What’s Happening This Week
There is much more to explore in our calendar. Find other important events in literary history, authors' birthdays, and a variety of holidays, each with related lessons and resources.
Looking for age-appropriate book recommendations, author interviews, and fun activity ideas? Check out our podcasts.
Today is Benjamin Franklin's birthday.
|Grades||1 – 6|
|Calendar Activity Type||Historical Figure & Event|
Statesman Benjamin Franklin was born on January 17, 1706, and is well known as one of the leading founders and important early political figures of the United States. Franklin is also known for his writings and achievements in a wide variety of areas-including his famous experiments with electricity. Among his many accomplishments, from 1775 to 1776, Franklin served as Postmaster General under the Continental Congress.
Note Franklin's service as Postmaster General by setting up your own classroom postal service. First, have students investigate the roles and duties of the USPS Postmaster General and Franklin's role in particular. Discuss Franklin's contributions to postal history, then have students set up their own mail delivery service.
- First, have the class nominate (by show of hands or ballot) and select a Postmaster General, who will organize your postal service.
- Set up mailboxes, such as mail pouches attached to student desks, shoeboxes with slotted lids, shelves, decorated coffee cans, etc. Then choose a frequency of delivery-daily? Morning and afternoon?
- Finally, have the Postmaster General organize a group of "mail carriers" to collect and deliver mail from and to mailboxes. You may wish to have all students take turns along with other classroom jobs, or accept volunteers who can be scheduled for mail duty on a rotating basis.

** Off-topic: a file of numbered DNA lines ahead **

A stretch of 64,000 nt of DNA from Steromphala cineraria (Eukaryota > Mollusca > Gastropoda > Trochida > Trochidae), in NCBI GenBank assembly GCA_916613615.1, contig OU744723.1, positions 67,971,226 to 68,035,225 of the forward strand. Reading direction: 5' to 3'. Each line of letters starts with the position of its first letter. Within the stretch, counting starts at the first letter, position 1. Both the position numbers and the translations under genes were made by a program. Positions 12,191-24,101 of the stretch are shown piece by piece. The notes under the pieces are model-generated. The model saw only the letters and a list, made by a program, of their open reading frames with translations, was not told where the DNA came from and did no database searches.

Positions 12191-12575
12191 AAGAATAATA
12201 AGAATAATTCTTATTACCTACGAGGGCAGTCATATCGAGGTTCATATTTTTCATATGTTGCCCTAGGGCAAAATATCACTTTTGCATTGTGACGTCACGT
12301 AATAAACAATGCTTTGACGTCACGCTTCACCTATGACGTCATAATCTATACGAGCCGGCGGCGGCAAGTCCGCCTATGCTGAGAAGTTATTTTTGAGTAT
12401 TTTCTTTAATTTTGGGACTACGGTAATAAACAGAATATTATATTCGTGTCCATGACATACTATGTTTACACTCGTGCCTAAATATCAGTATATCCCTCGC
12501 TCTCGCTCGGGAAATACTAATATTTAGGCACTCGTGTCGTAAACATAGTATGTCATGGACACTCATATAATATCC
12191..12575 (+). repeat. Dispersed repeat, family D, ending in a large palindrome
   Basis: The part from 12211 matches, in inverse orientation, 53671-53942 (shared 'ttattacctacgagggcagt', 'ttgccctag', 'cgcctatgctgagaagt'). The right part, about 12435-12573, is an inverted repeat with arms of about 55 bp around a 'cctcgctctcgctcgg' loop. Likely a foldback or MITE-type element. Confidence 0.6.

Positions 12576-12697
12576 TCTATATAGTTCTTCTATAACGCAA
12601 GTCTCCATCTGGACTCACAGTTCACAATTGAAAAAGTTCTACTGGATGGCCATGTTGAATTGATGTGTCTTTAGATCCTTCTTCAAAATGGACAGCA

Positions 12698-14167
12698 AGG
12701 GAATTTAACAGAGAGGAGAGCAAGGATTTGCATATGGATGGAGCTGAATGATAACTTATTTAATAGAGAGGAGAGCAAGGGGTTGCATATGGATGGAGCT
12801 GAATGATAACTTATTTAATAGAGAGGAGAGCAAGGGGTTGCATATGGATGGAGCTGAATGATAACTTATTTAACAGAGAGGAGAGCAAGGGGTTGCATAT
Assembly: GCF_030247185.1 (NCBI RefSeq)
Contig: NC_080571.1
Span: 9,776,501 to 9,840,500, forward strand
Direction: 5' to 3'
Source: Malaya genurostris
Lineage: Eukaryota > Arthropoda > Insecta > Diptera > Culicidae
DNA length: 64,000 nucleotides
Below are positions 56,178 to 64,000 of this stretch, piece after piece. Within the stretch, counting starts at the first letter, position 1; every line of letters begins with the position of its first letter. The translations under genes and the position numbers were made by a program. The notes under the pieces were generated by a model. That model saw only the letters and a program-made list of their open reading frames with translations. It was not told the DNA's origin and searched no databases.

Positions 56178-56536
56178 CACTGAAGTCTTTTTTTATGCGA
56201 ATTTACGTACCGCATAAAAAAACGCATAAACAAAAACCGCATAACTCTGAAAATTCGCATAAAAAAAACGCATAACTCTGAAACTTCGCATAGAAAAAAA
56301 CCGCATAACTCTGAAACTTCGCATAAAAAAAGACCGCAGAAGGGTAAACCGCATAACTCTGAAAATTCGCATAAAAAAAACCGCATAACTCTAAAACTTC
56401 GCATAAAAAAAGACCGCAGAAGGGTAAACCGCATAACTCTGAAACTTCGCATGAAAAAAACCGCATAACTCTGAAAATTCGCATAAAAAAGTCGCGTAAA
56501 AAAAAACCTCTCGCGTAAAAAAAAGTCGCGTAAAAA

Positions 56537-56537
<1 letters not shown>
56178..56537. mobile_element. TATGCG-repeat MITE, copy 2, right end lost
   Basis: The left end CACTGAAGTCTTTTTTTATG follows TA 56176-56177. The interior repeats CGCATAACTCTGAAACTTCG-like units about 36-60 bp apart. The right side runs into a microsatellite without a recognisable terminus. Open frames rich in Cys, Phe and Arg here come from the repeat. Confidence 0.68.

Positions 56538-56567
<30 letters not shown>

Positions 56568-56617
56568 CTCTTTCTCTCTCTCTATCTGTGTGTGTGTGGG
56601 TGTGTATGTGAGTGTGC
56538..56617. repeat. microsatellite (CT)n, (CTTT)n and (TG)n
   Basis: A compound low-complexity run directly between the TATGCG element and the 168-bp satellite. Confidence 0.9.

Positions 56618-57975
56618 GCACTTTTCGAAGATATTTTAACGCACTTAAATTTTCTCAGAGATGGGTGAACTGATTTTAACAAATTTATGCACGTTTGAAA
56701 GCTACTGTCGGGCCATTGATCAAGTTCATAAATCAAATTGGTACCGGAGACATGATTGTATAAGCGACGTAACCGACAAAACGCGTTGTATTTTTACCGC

- Students can use the interactive Letter Generator to write letters to their classmates. Be sure students understand that their letters should be appropriate for the classroom, and that everyone should be included. More tips are available for use with the Letter Generator.
- Benjamin Franklin: In His Own Words
This online exhibit from the Library of Congress examines Franklin through a wealth of primary sources.
- Benjamin Franklin
PBS offers this extensive resource about Benjamin Franklin's life and work. Included are lesson plans and interactive activities.
- National Postal Museum
This Smithsonian Institute website offers information on U.S. postal history and stamp collecting. Included is information on the Pony Express, Airmail, Mail Call during times of war, and details on the role of Benjamin Franklin in the establishment of the U.S. Post Office.
- Ben's Guide to U.S. Government
This child-friendly site provides readable information about Franklin's work as a printer, librarian, inventor, and statesman. A cartoon Ben then serves as host, explaining a variety of topics related to the U.S. government.
Grades 3 – 5 | Lesson Plan | Unit
People make the past come alive as students research and then share stories about famous Americans who promoted democratic ideals.
Grades 2 – 5 | Lesson Plan | Unit
Let the power of imagination and inference serve as a “time machine” to bring Benjamin Franklin into the classroom! History and science come to life in a dialogue with Franklin the inventor, developed through lesson activities that incorporate research, imagination, writing, visual arts, and drama.
Grades 3 – 5 | Lesson Plan | Standard Lesson
Students discuss and chart letter elements and write their own letters to adults at school, reinforcing letter-writing skills beyond the classroom lesson.
Grades K – 2 | Lesson Plan | Standard Lesson
Children write and receive postcards from friends and family, and then chart where all those postcards come from on a classroom map.
Grades 6 – 8 | Lesson Plan | Standard Lesson
With e-pals, students develop real-life writing and social experiences, learn the format of a friendly letter and parts of an e-mail message, and discover other cultures, languages, and geographic areas.
Grades 9 – 12 | Lesson Plan | Standard Lesson
Students discuss literature through a series of letter exchanges, as a one-time assignment or throughout the year with the students discussing, and making connections among, a number of literary works.